Here, we see her face very clearly, especially her eyes. Most people look good in a medium gray, but Ms. Fiorina looks great in all shades, especially this light one. This is so much better than that overwhelming red!

Thursday, February 11, 2010

Sebelius testifies on health care proposals in 2011 budget

Health and Human Services Secretary Kathleen Sebelius testified before the Senate Finance Committee last week on the 2011 budget. She wore pinstripes:

The key to this outfit is the pink shell under her jacket. It warms up her face and keeps the pinstripes from looking too harsh. Pearls and a brooch also provide feminine influence.

Wednesday, February 10, 2010

Kaptur questions Geithner on AIG bailout

Rep. Marcy Kaptur of Ohio questioned Treasury Secretary Timothy Geithner on the AIG bailout at the House Oversight and Government Reform Committee last month. She wore winter white:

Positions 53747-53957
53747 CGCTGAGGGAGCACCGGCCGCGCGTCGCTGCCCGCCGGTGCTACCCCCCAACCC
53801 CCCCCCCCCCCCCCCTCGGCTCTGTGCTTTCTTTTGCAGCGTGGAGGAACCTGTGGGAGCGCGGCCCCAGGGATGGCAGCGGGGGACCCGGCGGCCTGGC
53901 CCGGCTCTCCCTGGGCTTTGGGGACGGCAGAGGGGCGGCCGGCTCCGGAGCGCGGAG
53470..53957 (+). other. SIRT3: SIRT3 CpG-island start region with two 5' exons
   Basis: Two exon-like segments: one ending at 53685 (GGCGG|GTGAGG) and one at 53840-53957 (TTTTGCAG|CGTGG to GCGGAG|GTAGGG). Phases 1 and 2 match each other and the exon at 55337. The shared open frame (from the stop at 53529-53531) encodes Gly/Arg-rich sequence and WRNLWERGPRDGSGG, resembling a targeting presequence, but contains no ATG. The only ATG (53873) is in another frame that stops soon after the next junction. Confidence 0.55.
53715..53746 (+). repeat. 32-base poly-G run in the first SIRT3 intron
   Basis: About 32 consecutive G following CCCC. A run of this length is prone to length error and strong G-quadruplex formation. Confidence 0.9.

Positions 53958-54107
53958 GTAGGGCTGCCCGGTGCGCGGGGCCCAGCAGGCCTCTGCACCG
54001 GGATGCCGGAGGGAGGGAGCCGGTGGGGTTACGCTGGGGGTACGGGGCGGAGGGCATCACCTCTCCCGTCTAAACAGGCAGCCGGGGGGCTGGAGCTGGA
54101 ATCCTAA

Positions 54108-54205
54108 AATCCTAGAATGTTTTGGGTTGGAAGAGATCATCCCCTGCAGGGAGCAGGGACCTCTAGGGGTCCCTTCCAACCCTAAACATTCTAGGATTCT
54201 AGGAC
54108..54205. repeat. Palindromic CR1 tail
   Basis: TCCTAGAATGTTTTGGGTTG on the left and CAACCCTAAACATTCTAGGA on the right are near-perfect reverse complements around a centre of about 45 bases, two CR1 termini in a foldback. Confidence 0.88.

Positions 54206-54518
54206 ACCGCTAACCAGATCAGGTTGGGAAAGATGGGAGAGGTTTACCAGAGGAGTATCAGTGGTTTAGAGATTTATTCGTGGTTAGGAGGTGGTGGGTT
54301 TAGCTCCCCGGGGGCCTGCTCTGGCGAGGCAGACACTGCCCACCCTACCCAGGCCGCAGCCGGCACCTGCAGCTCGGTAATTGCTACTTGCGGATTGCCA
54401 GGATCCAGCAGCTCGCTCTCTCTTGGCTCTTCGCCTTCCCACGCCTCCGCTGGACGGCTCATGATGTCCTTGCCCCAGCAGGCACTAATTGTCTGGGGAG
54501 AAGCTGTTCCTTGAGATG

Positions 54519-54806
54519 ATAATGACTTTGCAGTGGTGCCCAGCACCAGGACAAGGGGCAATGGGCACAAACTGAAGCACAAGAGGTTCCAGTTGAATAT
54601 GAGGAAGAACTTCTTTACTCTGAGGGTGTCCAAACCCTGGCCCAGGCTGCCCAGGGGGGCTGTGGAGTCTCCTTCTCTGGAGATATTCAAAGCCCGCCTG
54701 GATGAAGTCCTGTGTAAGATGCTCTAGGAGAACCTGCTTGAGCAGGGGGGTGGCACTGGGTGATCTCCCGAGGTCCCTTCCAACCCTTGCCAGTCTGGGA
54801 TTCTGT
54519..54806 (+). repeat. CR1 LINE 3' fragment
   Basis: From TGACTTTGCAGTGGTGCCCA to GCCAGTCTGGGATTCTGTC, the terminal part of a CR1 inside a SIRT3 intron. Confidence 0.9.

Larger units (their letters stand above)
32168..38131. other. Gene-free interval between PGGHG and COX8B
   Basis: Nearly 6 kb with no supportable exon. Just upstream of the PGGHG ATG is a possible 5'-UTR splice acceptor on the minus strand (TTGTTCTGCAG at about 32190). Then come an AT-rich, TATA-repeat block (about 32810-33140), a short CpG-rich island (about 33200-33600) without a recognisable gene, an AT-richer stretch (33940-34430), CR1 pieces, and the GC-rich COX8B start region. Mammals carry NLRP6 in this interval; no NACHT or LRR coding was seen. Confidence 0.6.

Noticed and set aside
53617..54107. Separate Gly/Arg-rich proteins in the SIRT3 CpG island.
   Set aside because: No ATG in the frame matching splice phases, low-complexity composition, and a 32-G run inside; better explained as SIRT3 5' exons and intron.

The Congresswoman's outfit provides a good example of how to wear light colors in the winter. The key is fabric and texture. In this case, her jacket is quilted, giving it a seasonal look. This works much better than when we saw Michele Bachmann wear white in December.

Tuesday, February 9, 2010

Ellen Tauscher on nuclear arms deal with Russia

Under Secretary of State for Arms and International Security Ellen Tauscher discussed a nuclear arms agreement with Russia at a news conference in Paris last week. She wore brick red:

Notice the placement of her brooch, high on the shoulder towards the outside. By keeping the size small and the placement off the lapel, it doesn't interfere with her bold necklace. I could do without the crooked name tag, but we'll live with it.

Her hair is well-styled, but her highlights are a bit too dramatic. She would do better with more brown and less honey blond mixed in.

Monday, February 8, 2010

Nora Volkow discusses the Monitoring the Future Survey on drug abuse

Dr. Nora Volkow, who heads up the National Institute on Drug Abuse, went on camera to discuss the results of the Monitoring the Future Survey in 2009. She wore a taupe jacket: